Email Marketing and anti-spam law

Category: Email Marketing

Monday November 9th, 2015

This blog is for guidance only and does not constitute legal advice which should be only sought from your solicitor.

Understanding anti-spam law

Anti-spam law restricts the sending of unsolicited marketing emails or ‘spam’ to individual subscribers. Unsolicited emails can still be sent to corporate subscribers if they are relevant to their work.

The Information Commissioner enforces Anti-spam law Information Commissioner and any breach made can lead to a fine currently of up to £5,000.

Civil liability also applies to anyone who suffers damage as a result of the breach. The rules are in the Privacy and Electronic Communications (EC Directive) Regulations.

‘Solicited’ and ‘unsolicited’ are not defined terms, but solicited emails are probably emails that recipients specifically ask you to send them. A recipient can solicit an email from you via a third party such as a reseller or another company within the same group as yours. An unsolicited email is any other email.

A ‘marketing’ email is not defined by the law either, but must include any email promoting your goods and services. For not-for-profit bodies like charities it includes promotion of your ideals.


The rules for CORPORATE subscribers

Emailing a corporate subscriber is permitted if the email is work-related (e.g. promoting office furniture to a facilities manager) but NOT if it is personal (e.g. promoting family holidays to the sales team at a recruitment company).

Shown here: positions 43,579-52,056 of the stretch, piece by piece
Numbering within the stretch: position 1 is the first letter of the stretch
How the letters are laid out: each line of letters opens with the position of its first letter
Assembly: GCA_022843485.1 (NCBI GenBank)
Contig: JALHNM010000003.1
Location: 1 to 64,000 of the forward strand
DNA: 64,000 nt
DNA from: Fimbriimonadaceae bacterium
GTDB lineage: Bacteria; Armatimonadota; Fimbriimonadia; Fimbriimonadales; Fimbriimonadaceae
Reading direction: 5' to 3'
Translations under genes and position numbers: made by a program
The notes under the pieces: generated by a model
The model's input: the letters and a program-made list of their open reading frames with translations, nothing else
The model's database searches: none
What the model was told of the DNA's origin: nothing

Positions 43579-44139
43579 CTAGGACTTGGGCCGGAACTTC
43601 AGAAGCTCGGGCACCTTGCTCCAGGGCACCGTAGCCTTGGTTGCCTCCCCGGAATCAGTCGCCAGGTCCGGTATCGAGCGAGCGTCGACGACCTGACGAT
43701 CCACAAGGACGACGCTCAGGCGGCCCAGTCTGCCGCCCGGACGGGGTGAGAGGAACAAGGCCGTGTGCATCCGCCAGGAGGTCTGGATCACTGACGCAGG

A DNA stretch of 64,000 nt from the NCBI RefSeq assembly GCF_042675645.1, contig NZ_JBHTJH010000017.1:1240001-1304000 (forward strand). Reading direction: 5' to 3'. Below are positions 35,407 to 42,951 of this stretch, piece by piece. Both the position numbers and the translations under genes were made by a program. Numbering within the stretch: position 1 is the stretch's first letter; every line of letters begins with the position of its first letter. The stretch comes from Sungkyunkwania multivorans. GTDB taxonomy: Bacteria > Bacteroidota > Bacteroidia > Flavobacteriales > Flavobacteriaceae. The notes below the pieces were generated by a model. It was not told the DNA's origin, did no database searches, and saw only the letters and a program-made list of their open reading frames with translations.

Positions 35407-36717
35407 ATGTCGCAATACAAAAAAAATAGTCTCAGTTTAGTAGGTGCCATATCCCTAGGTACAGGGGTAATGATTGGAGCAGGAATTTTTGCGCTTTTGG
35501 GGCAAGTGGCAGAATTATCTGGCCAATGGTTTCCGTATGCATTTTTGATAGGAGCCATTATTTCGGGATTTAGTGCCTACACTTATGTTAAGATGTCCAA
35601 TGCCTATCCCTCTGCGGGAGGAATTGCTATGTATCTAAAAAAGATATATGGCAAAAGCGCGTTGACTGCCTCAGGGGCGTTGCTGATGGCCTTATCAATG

The rules for INDIVIDUAL subscribers

Individuals who specifically consent (‘opt-in’) to receiving emails

You can send direct marketing emails to individual subscribers if they have ‘previously notified the sender’ of their specific consent (i.e. they have ‘opted in’) to receiving such emails from you.

Specific consent requires some positive action by the subscriber. They must tick an opt-in box or entering their email address, for example.

Opt-in is temporary

If an individual subscriber does opt-in, his or her consent is only given ‘for the time being’. You are entitled to assume the individual’s consent remains valid until there is a good reason for you to consider otherwise.

Third party advertising consent

If you are going to let third parties advertise in your emails, you should obtain the consent of any individual subscribers on your emailing list before you do so. Without it, your emails might be construed as unsolicited direct marketing emails from your advertisers to your subscribers.

‘Opt-in’ and bought-in lists

Opt-in has to be previously notified to ‘the sender’ of direct marketing emails. If this means consent must be given to you directly, then addresses on any list compiled by a third party after December 2003, cannot be an ‘opted in’ list for your purposes.

Guidance from the Information Commissioner envisages that a consent can be collected from an individual by a third party on your behalf, provided the third party makes it clear to the individual that it is proposing to pass his or her details to businesses offering the sort of products and services you offer. For example, if you offer birdwatching holidays, a third party can ask an individual for consent as follows:

“We would like to pass your details on to specially selected third parties so that they can send you more information about birdwatching holiday specialists. Do you agree to this?”

A positive response, according to the guidance, means ‘it is likely’ the third party can pass those details to you and you can send direct marketing emails to those contacts to promote your holidays. It does not matter that the individual has never heard of you previously.

‘Soft’ opt-in